I’ve never accidentally dropped something heavy on my foot and yelled out “Darn!”

Nor, during moments of triumph or joy, have I ever exclaimed “Frick yes” or “That’s what I’m fudging talking about!”

I swear. Sometimes I speak in fragments. I use slang. When I recount a funny story that happened to me over the weekend, I don’t do it in clean paragraphs with a strong lead, a minimum of three quotes and input from experts on both sides of the issue.

It’s become clear, though, that plenty of people take great offense to the occasional swearing that happens in this column. Here is a sampling of the kind of emails I get each week:

“We also learned and shocked to read you throwing profanity into your stories.  That is pretty much the epitome of amateurism and immaturity.”

“Last week avowed feminist Sara Libby reminisced about first meeting Caty Green whom she recalled  labeling a ‘bitch.’ Totally unacceptable.”

So I figured it might be time to explain why this happens. (For those of you worried specifically about poor Caty, fear not – she loved it.)

One of the things I treasure the most about working at Voice of San Diego is our priority on making news accessible. Complex stories become even harder to understand when they’re written in Very Serious Newspeak. I’m constantly imploring reporters to write the way they talk.

We Stand Up for You. Will You Stand Up for Us?

The way I talk includes some swearing. There are plenty of places in which I censor myself or internally police my language to conform to an outside standard – but why should my own newsletter be one of those places?

I’ll wrap this up with a quote from an NPR story this week that I really treasured. It’s from another “avowed feminist,” a real boss.

When told her Harvard classmates’ nickname for her was “bitch,” future Supreme Court Justice Ruth Bader Ginsburg coolly responded: “Better bitch than mouse.”

What VOSD Learned This Week

This week saw yet another nail in the coffin for a convadium – a split convention center expansion downtown. A new study gave Mayor Kevin Faulconer the push he needed to support taking a tax to voters to expand the Convention Center in one place, at the existing facility along the bayfront.

That would make moving downtown truly off the table for the Chargers. In the meantime, the city is moving forward with its plan for the stadium the Chargers don’t want – one on the existing Qualcomm site. In its application for an expedited CEQA review process, the city says it will buy expensive carbon offsets to make the project environmentally friendly. And though Faulconer and co. played up Assembly Speaker Toni Atkins’ role in helping secure that expedited CEQA review, it turns out she didn’t do all that much on that front.

But it might not have been the end. As Andy Keatts and Scott Lewis speculate in the podcast, the positives about a split convention center outlined in that report might prove to win over the city. Maybe the mayor and others just have to play out the bigger box idea for a while longer?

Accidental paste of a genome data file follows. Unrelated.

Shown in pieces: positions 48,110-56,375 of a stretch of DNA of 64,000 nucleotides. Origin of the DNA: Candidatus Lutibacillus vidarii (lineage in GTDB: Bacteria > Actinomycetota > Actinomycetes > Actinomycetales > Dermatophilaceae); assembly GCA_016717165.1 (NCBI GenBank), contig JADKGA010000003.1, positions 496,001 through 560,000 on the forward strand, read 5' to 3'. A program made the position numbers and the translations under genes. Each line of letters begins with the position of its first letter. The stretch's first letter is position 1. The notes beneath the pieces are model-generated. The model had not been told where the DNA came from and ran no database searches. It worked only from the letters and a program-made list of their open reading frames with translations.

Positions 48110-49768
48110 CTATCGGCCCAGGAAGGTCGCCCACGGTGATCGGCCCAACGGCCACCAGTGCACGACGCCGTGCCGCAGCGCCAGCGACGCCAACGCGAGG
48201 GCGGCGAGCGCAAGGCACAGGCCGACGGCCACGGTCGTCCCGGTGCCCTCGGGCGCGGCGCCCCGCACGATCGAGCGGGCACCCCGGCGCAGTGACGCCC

Seems the U-T editorial board is thinking something like that too.

Here’s our most-read for the week.

What Else VOSD Learned

 A City Heights family roughed up by police inside their own business has filed suit against the city.

 Transit advocates wish a new SANDAG policy to encourage smart growth had some muscle behind it.

 Poway Unified’s superintendent toned down criticisms in a harsh report before releasing it.

 The Culture Report is baaaaaaaaaaaack.

 Trash haulers are fighting an effort to untangle the web of trash trucks criss-crossing the city every week.

What I’m Reading

 RIP, the American lawn. (The Atlantic)

 Chef Dora Charles, who cooked for years under Paula Deen – sometimes making as little as $10 an hour – steps out from under the TV personality’s shadow. (New York Times)

 An important investigation into whether The Donald cheats at golf. (Washington Post)

 The charade that is surprise military family reunions at NFL games. (Deadspin)

• Janell Ross makes a strong case for why saying “Cops’ lives matter” is both true and yet fundamentally misses the point. (Washington Post)

• I’m guessing things aren’t going to end well for this 15-year-old being bred for the NFL. (New Jersey Star-Ledger)

Line of the Week

“Well, contrary to public belief, I don’t like the sound of diarrhea” – from an AV Club interview with the creator of the TV show “Drunk History” on his hatred of the song “Hey Soul Sister.” It is as delightful as any piece can be while comparing stuff to diarrhea.

    This article relates to: News, What We Learned This Week

    Written by Sara Libby

    Sara Libby is VOSD’s managing editor. She oversees VOSD’s newsroom and its content. You can reach her at sara.libby@voiceofsandiego.org or 619.325.0526.

    Janet Shelton
    Janet Shelton subscriber

    @Kathy S I'd be interested in hearing what your point is in asking this question. 

     I find that those "adjectival" labels are almost entirely used by academics.  The Wikipedia lead sentence sums it up pretty well for me:

    Feminism is a range of movements and ideologies that share a common goal: to define, establish, and achieve equal political, economic, cultural, personal, and social rights for women.